This is number 11 of 55 things I have learned in almost 55 years. You can find number 10 here , ten days ago, and that brings me to number 11.
“Just accept that you can’t always do everything.”
I’m very bad at taking this advice, as anyone who has ever met me can attest. Last night, Darling Daughter #3 had a world title fight in the UFC. That is mixed martial arts, which involves punching people and not actually art, as believed by a confused colleague who asked at what museum my daughter’s work could be viewed. It was viewed at the Honda Center where she won by an arm bar in the first round. I was so nervous that the fight was 24 hours ago and I am STILL nervous even though it’s over and she won, because I had nervous left over.
More people than I can count called or texted me and I did not get back to a few who I really should have gotten back to because they are good people and good friends, but I could only call so many people.
Also during the past 18 days we have had a Kickstarter campaign under way, which will (I am sure) come to a successful closure in less than three days. That has taken up a lot of time and it probably should have taken more but there was a proposal that I was writing that is really significant for our company, plus there was the fight. (I also had a book on matwork for judo and mixed martial arts released last week which I should have spent more time promoting.)
Since I am pretty certain the Kickstarter campaign will be successful, and I also have two proposals under review to complete further work on this game, I should be working on game design and coding. Incredibly, I got a good bit done from Friday through today while stressing about my daughter, it gave me something to take my mind off of her fight. Still, I should get more done.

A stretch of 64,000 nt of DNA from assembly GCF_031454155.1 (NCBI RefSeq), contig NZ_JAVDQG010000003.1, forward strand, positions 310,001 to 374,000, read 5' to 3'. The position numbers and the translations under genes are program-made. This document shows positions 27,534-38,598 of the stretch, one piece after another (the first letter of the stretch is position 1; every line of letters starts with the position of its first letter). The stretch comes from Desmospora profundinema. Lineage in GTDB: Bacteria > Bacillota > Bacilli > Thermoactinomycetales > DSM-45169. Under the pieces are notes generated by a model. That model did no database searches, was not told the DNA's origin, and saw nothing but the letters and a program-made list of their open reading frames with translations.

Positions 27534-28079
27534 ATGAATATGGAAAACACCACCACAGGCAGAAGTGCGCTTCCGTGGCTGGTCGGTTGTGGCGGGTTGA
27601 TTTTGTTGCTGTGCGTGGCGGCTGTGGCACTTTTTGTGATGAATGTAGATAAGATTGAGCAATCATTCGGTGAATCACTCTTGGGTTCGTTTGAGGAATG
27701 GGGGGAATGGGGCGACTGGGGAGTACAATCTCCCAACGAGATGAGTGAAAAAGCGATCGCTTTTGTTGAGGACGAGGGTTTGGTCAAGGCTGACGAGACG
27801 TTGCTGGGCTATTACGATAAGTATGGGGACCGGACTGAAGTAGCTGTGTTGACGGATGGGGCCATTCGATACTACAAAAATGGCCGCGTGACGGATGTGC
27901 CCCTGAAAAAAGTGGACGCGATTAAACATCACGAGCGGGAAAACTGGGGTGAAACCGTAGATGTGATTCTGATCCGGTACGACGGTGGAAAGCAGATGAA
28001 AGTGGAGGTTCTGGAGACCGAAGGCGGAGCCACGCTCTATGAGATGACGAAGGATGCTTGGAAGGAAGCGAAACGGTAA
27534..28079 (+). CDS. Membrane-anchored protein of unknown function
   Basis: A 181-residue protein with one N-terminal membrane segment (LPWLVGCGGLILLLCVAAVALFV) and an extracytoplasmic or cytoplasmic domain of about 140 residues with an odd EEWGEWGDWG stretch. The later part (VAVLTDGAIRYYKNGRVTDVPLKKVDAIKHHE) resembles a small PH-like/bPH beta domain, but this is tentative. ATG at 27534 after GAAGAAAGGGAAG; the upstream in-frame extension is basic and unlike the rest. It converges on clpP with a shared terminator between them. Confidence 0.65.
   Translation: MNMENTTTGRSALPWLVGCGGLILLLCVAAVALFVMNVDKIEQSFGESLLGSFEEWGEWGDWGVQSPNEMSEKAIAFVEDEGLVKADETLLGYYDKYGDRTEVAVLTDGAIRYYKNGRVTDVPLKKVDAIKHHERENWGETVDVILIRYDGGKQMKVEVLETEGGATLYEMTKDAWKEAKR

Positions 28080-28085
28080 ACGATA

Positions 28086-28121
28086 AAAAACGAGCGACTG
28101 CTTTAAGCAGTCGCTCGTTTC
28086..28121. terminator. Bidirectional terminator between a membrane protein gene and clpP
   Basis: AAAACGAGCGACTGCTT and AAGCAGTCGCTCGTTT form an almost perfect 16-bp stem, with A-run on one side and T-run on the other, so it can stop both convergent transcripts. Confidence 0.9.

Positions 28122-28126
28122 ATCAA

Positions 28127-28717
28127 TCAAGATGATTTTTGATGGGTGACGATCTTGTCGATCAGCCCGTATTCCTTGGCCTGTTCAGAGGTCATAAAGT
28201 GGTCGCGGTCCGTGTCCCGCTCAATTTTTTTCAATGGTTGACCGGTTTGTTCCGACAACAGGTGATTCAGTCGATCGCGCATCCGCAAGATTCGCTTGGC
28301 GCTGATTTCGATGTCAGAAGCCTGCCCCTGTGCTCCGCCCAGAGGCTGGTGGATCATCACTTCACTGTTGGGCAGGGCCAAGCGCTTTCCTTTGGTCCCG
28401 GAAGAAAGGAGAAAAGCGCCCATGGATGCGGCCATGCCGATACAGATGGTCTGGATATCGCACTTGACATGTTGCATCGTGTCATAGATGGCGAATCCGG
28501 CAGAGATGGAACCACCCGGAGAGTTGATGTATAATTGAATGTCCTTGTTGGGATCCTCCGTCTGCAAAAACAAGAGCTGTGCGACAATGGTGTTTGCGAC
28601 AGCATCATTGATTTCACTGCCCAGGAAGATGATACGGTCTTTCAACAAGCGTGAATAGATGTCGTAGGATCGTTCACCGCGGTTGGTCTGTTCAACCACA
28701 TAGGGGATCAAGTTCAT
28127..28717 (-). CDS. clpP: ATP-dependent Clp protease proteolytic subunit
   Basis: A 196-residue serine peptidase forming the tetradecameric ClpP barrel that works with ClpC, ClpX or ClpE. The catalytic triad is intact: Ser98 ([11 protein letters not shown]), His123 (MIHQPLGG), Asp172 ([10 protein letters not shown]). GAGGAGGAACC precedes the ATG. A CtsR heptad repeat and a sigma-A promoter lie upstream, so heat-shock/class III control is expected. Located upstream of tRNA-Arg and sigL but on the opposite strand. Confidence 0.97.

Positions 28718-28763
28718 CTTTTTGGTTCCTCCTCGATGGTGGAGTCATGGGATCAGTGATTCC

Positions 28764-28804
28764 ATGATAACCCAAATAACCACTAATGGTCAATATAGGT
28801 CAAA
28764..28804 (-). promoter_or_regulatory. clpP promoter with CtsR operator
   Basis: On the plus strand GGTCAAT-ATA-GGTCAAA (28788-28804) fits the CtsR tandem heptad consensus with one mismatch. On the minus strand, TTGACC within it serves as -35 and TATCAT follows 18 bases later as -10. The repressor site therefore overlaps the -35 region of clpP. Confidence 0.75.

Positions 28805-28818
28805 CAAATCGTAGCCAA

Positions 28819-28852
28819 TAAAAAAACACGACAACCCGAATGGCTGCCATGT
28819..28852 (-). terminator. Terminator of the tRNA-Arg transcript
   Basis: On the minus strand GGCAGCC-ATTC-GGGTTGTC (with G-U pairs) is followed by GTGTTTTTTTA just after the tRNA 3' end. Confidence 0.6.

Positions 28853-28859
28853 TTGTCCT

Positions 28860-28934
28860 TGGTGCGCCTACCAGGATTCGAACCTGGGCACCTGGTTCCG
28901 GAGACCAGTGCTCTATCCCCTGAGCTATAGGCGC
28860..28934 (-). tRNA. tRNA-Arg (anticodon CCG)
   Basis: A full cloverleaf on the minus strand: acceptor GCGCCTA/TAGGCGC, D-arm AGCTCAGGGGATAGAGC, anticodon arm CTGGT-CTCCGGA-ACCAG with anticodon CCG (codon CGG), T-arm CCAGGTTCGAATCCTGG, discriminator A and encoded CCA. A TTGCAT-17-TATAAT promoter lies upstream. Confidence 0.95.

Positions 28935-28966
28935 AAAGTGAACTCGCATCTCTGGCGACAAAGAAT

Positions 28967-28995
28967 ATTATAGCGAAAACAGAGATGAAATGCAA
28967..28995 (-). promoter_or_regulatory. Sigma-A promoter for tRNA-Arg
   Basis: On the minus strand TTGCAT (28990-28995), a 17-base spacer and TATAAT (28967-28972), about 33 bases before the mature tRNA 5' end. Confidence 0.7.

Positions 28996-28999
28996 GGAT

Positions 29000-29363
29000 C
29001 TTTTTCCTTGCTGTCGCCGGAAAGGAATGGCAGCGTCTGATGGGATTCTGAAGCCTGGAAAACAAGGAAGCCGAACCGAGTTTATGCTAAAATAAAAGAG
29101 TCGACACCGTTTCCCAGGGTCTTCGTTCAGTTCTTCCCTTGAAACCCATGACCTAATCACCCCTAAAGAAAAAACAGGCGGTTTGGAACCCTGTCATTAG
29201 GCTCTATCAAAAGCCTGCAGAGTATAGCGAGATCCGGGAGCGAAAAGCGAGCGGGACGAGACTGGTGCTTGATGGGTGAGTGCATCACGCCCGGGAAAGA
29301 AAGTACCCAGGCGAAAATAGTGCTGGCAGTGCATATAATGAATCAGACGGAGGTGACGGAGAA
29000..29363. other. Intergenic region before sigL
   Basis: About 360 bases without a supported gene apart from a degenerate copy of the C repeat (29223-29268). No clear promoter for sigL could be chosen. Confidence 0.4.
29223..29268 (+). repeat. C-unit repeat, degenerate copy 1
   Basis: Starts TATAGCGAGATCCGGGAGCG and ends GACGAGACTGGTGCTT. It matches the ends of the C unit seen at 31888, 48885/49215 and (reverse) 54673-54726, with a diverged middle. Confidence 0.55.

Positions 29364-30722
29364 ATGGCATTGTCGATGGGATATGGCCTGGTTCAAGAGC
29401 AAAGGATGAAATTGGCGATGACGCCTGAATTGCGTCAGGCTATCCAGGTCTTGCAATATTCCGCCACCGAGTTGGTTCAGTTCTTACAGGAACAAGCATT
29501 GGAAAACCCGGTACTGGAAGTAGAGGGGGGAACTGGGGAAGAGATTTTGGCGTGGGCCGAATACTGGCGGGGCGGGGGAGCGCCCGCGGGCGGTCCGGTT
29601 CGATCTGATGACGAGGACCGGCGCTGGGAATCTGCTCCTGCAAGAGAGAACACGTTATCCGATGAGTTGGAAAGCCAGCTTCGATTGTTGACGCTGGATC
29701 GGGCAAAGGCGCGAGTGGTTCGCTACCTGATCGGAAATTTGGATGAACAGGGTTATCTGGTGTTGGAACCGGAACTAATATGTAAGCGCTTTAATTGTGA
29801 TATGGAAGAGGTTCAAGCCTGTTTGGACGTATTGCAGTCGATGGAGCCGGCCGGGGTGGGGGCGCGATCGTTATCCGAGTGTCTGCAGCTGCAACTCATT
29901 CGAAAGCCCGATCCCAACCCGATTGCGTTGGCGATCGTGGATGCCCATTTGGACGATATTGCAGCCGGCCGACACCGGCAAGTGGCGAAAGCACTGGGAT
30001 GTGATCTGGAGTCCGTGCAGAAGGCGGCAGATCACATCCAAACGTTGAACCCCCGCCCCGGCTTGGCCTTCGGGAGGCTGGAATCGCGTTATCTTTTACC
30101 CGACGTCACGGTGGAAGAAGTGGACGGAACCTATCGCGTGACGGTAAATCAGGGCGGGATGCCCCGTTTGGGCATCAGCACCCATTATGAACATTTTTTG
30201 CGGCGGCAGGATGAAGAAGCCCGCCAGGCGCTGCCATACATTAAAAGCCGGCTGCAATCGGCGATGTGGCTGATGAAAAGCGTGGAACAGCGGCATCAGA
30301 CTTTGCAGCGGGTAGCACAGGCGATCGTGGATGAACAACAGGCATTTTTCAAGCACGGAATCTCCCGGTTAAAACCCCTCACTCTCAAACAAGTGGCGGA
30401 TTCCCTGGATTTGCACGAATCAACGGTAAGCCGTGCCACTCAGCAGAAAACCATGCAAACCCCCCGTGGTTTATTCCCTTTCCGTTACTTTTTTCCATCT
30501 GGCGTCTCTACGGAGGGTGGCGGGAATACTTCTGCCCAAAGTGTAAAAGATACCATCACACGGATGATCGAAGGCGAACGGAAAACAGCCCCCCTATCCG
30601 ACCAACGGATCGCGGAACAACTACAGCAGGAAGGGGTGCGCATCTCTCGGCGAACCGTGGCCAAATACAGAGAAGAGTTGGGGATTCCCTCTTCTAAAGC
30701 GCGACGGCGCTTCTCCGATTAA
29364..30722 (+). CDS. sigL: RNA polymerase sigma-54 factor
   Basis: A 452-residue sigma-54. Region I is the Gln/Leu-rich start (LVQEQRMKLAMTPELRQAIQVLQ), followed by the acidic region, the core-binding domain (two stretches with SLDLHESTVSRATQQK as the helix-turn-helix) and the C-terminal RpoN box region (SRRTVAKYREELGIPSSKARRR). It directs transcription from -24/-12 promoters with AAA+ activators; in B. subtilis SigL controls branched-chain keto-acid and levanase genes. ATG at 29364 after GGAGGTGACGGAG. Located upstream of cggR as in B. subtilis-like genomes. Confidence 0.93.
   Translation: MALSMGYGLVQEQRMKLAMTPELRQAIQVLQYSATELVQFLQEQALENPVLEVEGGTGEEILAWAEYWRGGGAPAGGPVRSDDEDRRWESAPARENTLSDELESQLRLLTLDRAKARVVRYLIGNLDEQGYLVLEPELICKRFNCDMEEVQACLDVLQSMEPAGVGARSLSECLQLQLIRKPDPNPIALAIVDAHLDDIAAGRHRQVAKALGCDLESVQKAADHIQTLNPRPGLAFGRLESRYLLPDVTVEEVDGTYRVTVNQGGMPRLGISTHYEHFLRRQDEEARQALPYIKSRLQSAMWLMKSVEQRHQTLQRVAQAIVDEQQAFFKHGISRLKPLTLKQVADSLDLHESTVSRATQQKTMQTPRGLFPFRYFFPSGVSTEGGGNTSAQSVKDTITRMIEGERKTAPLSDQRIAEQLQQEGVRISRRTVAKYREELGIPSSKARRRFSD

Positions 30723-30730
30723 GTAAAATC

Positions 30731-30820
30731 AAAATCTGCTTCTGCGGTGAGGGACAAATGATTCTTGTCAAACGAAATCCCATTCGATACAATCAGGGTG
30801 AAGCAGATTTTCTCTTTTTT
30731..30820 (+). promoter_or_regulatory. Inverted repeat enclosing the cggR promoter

I have clients. Who pay me. Half of our income comes from consulting and I have had wonderfully forbearing clients over the past few weeks as all of this craziness has happened but I should be doing more to support their needs.
And my beautiful grandchildren are visiting from the east coast, so I should be spending time with them. At Disneyland. With princesses. Or so I have been told approximate 246 times.
Carl Rogers called this “the tyranny of the should”, saying that we make ourselves miserable by constantly feeling bad about the things we SHOULD have done, but didn’t. Often, he says, we didn’t because it wasn’t really what we believe but what we think we are supposed to believe is best for us.
In fact, there is no way on earth I could have done all of those things because there are simply not enough hours in a week. So, I figured out what I COULD do. I could only go to my daughter’s fight on Saturday because they’d sold 15,000 tickets so they weren’t going to reschedule it for my convenience. My grandchildren were only in town a few days. I did the 106 Miles demo in Santa Monica because, again, it was only on Wednesday and no one was moving it for my convenience. Doing the demo forced us to do a quality review on the game with a fine-toothed comb, so we did make some progress there.
The database I have been working on for a client can be modified later for the game, so progress is being made.
Still, I had to face up to that I could not do everything this week. I had to put off some of the database work and put off some of the book promotion. I will have to get together with some people in the weeks to come.
If you can’t always do what everyone wants when they want it, that doesn’t make you a failure. It makes you human.
Speaking of humans, as in young humans, also known as children … click on over to our Kickstarter for Spirit Lake – an awesome adventure game to teach kids math – and please back us. You’ll get a fun game and other prizes. Your children will also get smarter. What more could you ask?